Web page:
Problem: Sod Fails to Establish
Sod should establish in 2 to 3 weeks. Test by gently tugging a corner. If it resists, then the roots have grown into the soil. Sod can fail to establish for several reasons. 1. Sod dried out: Until the roots grow into the soil, sod is very susceptible to drying out. 2. Unprepared soil: If the sod is laid directly on thatch, it dries out quickly. If it is laid on hard soil, the roots have difficulty growing into the soil. 3. Old sod: Old sod has many yellow blades among the green blades. It may be weak from water or heat stress and will establish poorly or not at all. Sod may be damaged by remaining rolled up for only 2 days in hot weather. In cool weather it can remain rolled for more than a week without damage. 4. Time of year: Sod can be installed almost any time of the year, but it will establish slowly if it is laid when the grass is not actively growing.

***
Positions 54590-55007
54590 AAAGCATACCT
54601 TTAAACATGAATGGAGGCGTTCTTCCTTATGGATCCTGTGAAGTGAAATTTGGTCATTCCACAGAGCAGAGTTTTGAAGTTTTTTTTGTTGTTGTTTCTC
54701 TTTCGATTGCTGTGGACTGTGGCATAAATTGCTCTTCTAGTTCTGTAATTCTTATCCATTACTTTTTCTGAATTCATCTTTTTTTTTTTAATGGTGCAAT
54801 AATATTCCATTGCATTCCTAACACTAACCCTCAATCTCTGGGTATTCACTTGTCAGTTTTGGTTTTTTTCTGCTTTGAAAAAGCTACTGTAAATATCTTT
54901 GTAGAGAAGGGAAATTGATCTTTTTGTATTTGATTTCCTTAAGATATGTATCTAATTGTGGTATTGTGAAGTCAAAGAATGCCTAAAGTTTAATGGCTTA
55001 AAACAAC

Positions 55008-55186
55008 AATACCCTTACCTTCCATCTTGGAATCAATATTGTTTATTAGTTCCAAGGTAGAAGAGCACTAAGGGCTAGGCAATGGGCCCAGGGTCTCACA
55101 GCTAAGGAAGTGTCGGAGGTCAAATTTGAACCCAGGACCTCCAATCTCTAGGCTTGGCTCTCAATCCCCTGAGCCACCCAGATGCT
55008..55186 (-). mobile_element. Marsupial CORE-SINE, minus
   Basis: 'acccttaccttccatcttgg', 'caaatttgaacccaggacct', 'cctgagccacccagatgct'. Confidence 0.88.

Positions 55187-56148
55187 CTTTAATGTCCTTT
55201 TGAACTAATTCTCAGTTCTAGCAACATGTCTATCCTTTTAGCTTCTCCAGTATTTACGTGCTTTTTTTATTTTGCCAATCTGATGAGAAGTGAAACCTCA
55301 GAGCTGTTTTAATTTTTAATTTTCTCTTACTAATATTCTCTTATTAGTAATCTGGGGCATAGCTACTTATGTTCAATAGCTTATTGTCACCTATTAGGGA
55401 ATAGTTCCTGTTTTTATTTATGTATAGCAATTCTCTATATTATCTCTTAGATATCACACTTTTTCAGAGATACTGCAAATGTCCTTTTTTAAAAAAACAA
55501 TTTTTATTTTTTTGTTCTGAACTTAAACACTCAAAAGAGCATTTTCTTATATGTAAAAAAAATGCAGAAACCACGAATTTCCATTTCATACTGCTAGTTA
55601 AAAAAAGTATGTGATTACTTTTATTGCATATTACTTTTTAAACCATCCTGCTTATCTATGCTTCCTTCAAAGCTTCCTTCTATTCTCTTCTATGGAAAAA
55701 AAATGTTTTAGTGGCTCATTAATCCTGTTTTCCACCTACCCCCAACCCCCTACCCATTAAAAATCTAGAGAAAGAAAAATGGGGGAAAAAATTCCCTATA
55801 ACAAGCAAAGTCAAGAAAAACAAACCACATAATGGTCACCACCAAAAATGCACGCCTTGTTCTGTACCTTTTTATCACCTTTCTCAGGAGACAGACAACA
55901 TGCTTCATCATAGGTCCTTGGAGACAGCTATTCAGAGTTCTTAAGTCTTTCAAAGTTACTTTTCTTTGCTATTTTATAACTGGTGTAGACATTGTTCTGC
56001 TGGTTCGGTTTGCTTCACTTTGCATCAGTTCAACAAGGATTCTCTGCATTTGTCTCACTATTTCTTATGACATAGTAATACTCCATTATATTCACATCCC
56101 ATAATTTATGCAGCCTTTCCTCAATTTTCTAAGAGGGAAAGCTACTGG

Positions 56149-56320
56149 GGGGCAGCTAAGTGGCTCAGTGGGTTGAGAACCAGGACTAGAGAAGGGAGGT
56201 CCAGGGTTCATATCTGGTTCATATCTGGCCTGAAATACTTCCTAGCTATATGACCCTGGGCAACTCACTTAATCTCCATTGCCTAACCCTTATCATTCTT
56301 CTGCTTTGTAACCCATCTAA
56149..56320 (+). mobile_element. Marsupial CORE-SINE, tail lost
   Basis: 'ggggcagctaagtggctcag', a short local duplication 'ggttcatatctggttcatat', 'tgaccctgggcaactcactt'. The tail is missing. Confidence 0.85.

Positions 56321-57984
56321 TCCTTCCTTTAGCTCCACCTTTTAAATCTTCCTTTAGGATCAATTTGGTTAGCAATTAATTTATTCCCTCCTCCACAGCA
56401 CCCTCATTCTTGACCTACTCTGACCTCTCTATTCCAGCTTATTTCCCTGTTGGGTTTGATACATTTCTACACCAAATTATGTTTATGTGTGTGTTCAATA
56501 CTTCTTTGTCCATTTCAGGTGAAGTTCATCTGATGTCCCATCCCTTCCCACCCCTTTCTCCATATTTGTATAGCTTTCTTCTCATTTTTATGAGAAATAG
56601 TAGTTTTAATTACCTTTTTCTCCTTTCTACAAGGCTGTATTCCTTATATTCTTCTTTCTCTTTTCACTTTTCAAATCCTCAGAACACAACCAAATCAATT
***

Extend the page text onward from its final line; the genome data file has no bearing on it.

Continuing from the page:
The numbered solutions below correspond to the numbered items in the Problem. 1. Water frequently enough to keep the sod and the soil under it moist. 2. Before laying sod, till or thoroughly rake the soil. Remove all dead grass and debris, and level the grade. 3. Choose uniformly green sod that is not turning yellow. Lay the sod as soon as possible. Don''t leave it rolled and stacked for more than a day in hot weather. Keep the soil on the outer pieces moist. 4. Lay cool-season grass sod in late summer to early fall or in early spring; avoid midsummer. Lay warm-season grass sod in the late spring and early summer.